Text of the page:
Deanna LaMotte, Triple P (Positive Parenting Program) coordinator, with her 5-year-old son, Mason. Photo by Nathan Metcalf
A toddler throws a tantrum in the grocery store parking lot. A kindergartner refuses to put on her pajamas. A 4-year-old’s favorite new word is an emphatic “no!” These are all behaviors that most parents have faced at some point in their child’s development. These are also all problems that Triple P — short for the Positive Parenting Program — aims to help parents deal with. Triple P is not a typical parenting class. It’s a public-health initiative being implemented across the region — and around the world.
Since the grant for the program came through in June, Triple P’s program coordinator at Buncombe County Health & Human Services, Deanna LaMotte, has trained 70 professionals across 25 private, public and nonprofit agencies in Western North Carolina since the summer. Providers range from child care staff members to pediatricians to church leaders. “Because it’s meant to be a public-health approach to parenting, it’s not just a parenting class,” explains LaMotte. “Triple P has a whole range of interventions or ways that parents can interact with the program. The idea is that there is something in the community that’s available and accessible to any parent who might want it.”
The target age group is birth to 6 years, as specified in the grant, and there is much more emphasis placed on teaching desired behaviors than there is on reacting to bad behavior, LaMotte says. For example, a student who refuses to do his homework might benefit from a designated area and time frame to complete schoolwork. In all cases, parents are presented with multiple options and are encouraged to choose what would work best for their child and schedule. Unlike a parenting class, Triple P can be implemented in various ways, including group discussions, brief one-on-one meetings, take-home tip sheets for parents and longer, in-depth sessions.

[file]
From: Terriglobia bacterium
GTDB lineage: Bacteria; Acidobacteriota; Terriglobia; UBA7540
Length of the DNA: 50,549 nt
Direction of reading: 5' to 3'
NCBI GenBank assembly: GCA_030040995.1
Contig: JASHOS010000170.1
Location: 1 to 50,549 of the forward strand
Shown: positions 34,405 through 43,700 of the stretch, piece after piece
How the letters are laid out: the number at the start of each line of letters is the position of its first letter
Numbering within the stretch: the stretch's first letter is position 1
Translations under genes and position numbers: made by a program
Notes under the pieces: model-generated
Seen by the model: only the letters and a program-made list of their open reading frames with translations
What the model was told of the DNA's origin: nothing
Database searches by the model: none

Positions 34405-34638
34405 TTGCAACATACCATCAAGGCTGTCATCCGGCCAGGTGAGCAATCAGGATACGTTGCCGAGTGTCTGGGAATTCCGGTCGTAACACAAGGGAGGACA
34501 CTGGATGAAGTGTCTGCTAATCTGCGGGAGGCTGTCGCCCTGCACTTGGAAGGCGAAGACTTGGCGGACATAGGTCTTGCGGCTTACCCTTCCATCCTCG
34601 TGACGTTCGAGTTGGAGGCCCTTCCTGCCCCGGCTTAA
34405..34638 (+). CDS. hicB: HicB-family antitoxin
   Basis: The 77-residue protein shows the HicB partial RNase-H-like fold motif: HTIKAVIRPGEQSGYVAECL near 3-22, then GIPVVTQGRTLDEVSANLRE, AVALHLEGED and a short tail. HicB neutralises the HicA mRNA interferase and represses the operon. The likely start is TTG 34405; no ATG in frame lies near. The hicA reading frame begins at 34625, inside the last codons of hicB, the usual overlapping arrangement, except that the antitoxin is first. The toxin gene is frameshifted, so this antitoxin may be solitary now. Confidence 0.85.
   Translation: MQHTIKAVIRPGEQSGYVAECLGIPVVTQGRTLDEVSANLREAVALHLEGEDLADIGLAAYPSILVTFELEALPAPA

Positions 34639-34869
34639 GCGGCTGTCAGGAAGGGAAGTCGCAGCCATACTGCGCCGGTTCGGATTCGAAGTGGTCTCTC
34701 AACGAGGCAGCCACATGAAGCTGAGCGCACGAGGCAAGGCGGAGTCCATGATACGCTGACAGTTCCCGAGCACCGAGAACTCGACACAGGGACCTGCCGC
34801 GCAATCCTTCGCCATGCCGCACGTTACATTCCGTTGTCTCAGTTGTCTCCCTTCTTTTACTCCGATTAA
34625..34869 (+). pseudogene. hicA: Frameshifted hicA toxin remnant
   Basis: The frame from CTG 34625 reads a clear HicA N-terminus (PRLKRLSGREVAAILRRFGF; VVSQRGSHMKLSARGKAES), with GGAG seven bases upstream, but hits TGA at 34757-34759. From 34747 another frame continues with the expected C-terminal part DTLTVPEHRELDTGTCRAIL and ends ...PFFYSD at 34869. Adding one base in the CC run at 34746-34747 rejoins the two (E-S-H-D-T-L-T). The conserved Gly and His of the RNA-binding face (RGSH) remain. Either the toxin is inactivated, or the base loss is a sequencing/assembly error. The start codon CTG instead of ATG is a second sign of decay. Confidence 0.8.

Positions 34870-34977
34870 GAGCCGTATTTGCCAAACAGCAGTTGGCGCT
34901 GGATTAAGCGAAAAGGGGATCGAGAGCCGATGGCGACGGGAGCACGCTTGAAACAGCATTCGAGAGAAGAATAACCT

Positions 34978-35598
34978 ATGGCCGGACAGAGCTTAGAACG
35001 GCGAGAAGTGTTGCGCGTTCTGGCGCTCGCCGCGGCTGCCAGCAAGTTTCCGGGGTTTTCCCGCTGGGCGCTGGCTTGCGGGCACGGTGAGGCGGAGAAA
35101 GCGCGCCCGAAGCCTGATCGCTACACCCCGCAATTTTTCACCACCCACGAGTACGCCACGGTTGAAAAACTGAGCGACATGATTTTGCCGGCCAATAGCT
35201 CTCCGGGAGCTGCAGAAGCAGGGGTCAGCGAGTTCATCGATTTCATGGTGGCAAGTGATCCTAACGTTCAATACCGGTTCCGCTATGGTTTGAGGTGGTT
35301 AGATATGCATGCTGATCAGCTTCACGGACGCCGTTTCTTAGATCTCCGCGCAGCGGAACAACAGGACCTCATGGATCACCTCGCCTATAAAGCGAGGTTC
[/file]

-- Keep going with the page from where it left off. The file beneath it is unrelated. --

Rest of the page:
Perhaps one of the more important aspects of Triple P is the acknowledgment that all parents could use a little help, says Susanne Walker-Wilson, bilingual early intervention specialist and trained Triple P provider at F I R S T (Parent Center) in Asheville, a resource center for parents of children with special needs. “I feel like as a culture, we’ve kind of done a head trip on ourselves with the sense that we’re all supposed to know how to be good parents from the beginning,” says Walker-Wilson, “and not just loving parents, because we do know that — but how to be effective parents with our children’s behaviors. … It’s something that’s completely appropriate for us to be teaching one another as our children grow throughout their childhood.”
Triple P also aims to empower the parent, she says, acknowledging that parents know more about their family and their kid than a teacher or therapist. “One of the things that’s unique about Triple P is that it provides a great deal of respect and also choice for the parent,” she says. “So the parent is identifying what they experience as problem behavior, there are lots of education and options of how they might want to intervene, and they get the choice of which option is going to make sense for them.”